1) A narrow access which allowed people to slip from one part of the house to another.
The meaning is explicit in the only example noted: 1738 out of that snip or passage between Lord Wentworth’s room and the room above the parlour.
2) A white mark down the face of a horse.
1531 a blake stag stonyd with a white snype of the snote and a sterne in the forehead, Kirby Underdale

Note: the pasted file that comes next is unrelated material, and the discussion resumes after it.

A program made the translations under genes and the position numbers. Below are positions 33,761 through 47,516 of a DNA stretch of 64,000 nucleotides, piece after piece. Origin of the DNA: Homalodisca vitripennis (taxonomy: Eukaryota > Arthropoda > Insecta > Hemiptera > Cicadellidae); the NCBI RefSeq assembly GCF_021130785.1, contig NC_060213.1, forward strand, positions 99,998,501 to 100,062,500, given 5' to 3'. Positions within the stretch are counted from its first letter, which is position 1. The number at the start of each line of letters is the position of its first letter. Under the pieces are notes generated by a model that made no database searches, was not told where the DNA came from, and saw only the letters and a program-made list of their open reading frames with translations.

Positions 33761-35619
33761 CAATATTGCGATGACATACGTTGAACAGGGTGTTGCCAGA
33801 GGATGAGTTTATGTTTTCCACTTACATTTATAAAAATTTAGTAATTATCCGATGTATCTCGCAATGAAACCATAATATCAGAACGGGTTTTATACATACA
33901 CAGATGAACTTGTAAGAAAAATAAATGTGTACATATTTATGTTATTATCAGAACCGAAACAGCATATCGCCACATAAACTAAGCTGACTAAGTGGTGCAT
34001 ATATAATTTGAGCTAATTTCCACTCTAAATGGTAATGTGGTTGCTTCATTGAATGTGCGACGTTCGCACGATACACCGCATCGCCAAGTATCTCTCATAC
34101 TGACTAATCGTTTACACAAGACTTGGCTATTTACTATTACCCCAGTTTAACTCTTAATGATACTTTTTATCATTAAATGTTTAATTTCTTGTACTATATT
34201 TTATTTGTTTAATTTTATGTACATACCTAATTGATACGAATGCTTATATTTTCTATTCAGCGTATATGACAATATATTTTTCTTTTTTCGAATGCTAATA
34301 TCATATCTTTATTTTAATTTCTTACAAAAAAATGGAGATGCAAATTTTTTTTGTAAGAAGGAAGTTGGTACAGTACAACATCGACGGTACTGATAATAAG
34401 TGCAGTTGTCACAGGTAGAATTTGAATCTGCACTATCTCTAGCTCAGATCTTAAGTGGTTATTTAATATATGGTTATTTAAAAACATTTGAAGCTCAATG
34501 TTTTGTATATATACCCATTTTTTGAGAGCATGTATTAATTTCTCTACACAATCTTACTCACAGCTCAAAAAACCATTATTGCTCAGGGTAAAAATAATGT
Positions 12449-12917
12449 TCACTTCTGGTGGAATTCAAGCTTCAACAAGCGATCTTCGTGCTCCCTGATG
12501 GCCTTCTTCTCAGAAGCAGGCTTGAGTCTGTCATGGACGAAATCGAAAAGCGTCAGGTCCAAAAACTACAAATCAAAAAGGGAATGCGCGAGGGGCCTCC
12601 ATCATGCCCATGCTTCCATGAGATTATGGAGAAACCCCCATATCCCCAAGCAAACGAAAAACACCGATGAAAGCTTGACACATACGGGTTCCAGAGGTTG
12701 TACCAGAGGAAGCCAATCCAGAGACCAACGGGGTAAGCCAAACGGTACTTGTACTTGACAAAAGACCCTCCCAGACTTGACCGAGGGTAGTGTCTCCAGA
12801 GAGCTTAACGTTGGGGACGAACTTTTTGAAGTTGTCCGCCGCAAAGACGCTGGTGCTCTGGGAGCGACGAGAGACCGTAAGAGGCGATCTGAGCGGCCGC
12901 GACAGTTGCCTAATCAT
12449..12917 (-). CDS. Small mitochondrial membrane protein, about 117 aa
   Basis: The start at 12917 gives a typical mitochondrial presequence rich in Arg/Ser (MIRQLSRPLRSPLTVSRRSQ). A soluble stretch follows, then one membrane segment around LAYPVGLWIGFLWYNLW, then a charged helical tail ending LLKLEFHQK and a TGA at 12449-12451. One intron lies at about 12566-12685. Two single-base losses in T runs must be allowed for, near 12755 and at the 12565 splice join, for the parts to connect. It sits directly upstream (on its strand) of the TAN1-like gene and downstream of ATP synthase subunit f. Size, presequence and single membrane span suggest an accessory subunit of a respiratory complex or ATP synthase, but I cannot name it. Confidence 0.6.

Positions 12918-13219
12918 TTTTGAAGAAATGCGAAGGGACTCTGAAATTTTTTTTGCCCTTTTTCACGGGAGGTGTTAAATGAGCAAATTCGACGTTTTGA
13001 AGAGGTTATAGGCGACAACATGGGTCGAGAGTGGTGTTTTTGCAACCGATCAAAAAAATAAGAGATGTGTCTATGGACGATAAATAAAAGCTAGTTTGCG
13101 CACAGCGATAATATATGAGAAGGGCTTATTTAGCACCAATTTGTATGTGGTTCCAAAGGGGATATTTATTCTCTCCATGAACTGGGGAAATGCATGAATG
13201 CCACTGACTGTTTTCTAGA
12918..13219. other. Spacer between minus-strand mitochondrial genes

1588 one blacke meare with a white snippe in the snowte, Monk Fryston
1614 a bay mare with a starre and a snippe, Coxwold
1631 sould one blacke maire with a little white snip ... unto Wm Jennings, Adwalton. In 1626, Richard Brigham of South Cave bequeathed one blacke maire named Snippy to his son.